All-purpose flour contains a middle-range of protein in the form of gluten, and it is gluten that plays a key role in determining how a flour will taste, look, and behave. 

Flours rich in protein contain more gluten, and flours low in protein contain less gluten. All-purpose flour is somewhere in the middle, providing usually around 10 – 12% gluten. To put this into context, bread flour usually contains around 16% gluten.

Cake flour

No prizes for guessing what this particular flour works especially well with.

Cake flour is one of the finest flours in existence, as it has been milled extensively so that it becomes super fine and powdery, to give a soft and velvety feel.

Cake flour is low in gluten, containing around 6 – 8% gluten, and it also happens to be bleached. Wait, what? Yep, as we’re talking about bleached vs unbleached flour, finally we have bleached flour making an appearance.

We’ll look at what this bleaching process entails a little later on, and at whether or not it is healthy, but basically, this process alters the flour’s fat content and PH levels, making it more acidic. 

This acidity helps items containing a lot of sugar, such as cakes, to rise while baking rather than collapsing.

As cake flour has less gluten, it provides a soft and fluffy texture that works wonders when it comes to baking cakes and sweet goods.

Wholewheat flour

On paper, cake flour is probably the unhealthiest flour on our list so far, mainly because it is bleached, but worry not, because there are also very healthy flours to choose from.

Whole wheat flour is made by grinding the whole kernels of red wheat. Wheat kernels consist of three parts:

  • Germ
  • Bran
  • Endosperm

White flour is made by simply grinding up the endosperm, whereas wholewheat flour is made by grinding up the germ, the bran, and the endosperm. 

The bran and the germ are where the majority of fiber, B vitamins, and minerals are found, which is why wholewheat flour is much healthier than refined white flour such as all-purpose or cake flour.

White flour is denser than most white flours, and is also less absorbent than white flour, which means that more liquid has to be used when baking. This ultimately results in a much stickier dough, that can be tricky for those not experienced in baking.


Oat flour

As we mentioned earlier, flour does not have to exclusively be made from wheat, as you’re about to find out here.

Oat flour is made from, shock horror, oats, which have been finely ground to give a soft, fine, and fluffy texture. It is also much sweeter in taste than wheat and as it is gluten-free, it is also ideal for people who suffer with gluten allergies or intolerances.

Oat flour can be purchased at the store, or alternatively you can make it yourself by simply adding dried oats to a food processor and blending them into a fine powder.

Self-raising flour

Finally, we have perhaps the most common store cupboard flour ingredient of all – self-raising flour.

Self-raising flour is a combination of all-purpose flour, salt, and baking powder. The idea here is that, thanks to the added baking powder, the flour will rise naturally, without the need to add additional raising agents such as eggs or yeast.

What is bleached flour?

As we’re learning about bleached vs unbleached flour, we now need to learn more about what bleached flour is and look at whether or not it is as harsh as it sounds.

Now, without going any further, technically all flour is bleached, but what sets unbleached and bleached flour apart is the process in which this occurs.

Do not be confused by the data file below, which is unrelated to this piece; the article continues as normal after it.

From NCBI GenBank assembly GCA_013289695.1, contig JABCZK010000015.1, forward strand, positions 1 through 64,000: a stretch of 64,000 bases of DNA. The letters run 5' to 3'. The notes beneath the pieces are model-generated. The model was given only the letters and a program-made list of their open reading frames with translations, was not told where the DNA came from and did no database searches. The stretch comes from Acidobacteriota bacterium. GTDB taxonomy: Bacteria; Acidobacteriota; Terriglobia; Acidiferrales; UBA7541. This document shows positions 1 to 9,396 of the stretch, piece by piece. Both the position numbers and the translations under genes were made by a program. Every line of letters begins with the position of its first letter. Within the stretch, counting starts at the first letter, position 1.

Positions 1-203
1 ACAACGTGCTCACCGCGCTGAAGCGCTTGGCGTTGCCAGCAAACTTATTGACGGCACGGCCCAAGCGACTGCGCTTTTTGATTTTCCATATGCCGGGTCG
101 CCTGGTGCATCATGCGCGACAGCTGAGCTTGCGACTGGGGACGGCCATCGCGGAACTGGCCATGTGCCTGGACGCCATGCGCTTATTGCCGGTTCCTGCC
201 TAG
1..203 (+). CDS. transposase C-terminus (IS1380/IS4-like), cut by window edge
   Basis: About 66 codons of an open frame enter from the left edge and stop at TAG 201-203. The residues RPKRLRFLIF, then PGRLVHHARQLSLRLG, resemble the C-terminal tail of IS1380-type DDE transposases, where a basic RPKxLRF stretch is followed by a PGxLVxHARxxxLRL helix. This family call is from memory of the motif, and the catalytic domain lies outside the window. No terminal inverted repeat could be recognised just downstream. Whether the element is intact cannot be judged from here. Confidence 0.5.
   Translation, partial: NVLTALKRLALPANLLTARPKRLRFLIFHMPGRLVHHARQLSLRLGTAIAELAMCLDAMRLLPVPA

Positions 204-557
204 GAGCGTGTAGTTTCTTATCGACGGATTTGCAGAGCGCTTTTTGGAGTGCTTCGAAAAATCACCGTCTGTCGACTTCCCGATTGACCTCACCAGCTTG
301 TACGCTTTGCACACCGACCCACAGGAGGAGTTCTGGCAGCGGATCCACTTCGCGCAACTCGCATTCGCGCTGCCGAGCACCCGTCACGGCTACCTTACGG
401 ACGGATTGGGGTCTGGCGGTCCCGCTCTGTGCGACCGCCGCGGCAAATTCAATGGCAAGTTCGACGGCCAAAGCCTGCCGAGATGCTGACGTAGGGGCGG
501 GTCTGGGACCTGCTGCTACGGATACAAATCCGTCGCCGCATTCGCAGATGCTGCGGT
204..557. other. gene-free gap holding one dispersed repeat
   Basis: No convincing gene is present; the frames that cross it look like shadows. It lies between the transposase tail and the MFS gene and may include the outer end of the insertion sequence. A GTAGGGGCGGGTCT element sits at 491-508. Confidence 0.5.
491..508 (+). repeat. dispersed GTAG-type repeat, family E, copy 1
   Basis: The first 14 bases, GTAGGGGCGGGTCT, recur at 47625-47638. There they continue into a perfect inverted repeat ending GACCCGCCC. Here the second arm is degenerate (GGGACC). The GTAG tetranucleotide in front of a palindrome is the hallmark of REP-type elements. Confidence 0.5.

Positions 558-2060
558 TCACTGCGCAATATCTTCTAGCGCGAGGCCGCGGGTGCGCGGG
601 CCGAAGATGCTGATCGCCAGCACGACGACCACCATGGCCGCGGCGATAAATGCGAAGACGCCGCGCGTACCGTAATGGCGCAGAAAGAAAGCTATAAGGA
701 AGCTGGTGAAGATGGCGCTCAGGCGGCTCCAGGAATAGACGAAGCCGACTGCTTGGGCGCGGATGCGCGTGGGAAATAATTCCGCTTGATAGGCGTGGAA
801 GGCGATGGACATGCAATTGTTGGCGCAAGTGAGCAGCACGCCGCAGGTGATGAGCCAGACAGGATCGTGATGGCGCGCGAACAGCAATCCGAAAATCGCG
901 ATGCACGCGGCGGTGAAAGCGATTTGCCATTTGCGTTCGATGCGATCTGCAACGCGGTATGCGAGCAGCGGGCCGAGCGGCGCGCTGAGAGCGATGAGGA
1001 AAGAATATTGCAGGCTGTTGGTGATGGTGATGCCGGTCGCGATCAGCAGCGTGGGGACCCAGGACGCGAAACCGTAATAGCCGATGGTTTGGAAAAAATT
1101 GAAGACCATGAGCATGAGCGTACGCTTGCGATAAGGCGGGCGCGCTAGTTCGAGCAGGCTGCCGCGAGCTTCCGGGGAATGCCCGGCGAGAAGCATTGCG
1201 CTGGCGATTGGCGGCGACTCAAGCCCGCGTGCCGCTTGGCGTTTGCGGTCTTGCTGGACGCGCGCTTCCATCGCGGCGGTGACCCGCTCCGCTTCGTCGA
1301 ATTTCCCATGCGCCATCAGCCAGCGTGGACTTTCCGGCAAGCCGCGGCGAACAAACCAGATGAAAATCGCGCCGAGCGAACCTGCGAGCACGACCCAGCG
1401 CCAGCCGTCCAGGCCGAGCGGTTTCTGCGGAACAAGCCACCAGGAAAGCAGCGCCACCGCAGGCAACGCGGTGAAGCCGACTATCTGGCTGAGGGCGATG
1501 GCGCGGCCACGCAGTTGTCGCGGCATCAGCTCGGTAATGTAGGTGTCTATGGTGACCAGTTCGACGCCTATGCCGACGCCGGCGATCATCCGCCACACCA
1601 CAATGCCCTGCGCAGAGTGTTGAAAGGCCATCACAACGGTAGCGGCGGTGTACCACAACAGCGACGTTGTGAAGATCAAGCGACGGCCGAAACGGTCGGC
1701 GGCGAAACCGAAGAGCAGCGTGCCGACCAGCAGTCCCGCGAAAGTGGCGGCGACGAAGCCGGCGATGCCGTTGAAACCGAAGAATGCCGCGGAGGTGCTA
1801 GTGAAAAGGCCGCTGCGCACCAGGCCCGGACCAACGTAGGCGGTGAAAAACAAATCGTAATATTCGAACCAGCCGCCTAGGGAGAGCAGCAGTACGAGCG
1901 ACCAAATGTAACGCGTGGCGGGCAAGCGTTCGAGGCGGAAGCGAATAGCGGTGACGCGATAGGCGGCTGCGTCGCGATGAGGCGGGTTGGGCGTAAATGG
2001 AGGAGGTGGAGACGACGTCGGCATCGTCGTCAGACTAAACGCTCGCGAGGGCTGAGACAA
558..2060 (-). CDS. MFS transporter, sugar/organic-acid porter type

“unbleached” flour bleaches naturally as it ages, and undergoes no additional processing or treatments. Bleached flour, though, is bleached with bleaching agents such as chlorine gas and benzoyl peroxide. This is to speed up the aging process and give the flour a more appealing look.

Bleaching the flour also gives the flour a softer texture, making it ideal for dishes which are designed to be soft and fluffy such as pancakes, muffins, or cakes. Remember, cake flour is indeed a bleached flour.

How is bleached flour different to unbleached flour?

Unbleached flour still bleaches naturally, it’s just that the process takes longer and the flour goes a dull, off-white colour.

Bleached flour means that the aging process is expedited and the flour takes on a brilliant white colour and soft and smooth texture.

Just because a flour is “unbleached” this does not mean it doesn’t have chemicals added to it, it simply means that it doesn’t have chemicals such as chlorine gas or benzoyl peroxide added to it.

The main differences between the two are that bleached flour is much whiter, plus it is softer and fluffier. Unbleached flour is tougher and has more of a denser grain.

Is unbleached flour healthier than bleached flour?

This is a tricky question to answer because it depends on which flour you’re using. Yes, unbleached flour is not bleached, but it can still contain artificial ingredients and chemicals to preserve it, which will likely not do your body much good.

If you’re looking for a healthy flour, as far as bleached vs unbleached flour goes, wholewheat flour is obviously much healthier than bleached flour as it will contain more nutrients.

Ideally when you choose a flour for health reasons, the fewer ingredients it contains, providing they’re all natural, the healthier it will be.

The final word on flour

So, now that we’ve looked at flour and the differences between bleached vs unbleached flour, hopefully now you’ll have a much clearer idea about which flour to utilize and which to avoid.

The bleaching process reduces nutrient contents and can reduce vitamin E and B vitamin contents, which is another reason why wholewheat flour is considered so healthy.

In terms of white flour, bleached vs unbleached flours are actually very similar as far as flour nutrition goes. Wholewheat flour is, however, by far the most nutritious so if you’re health conscious, be sure to take this into consideration before baking.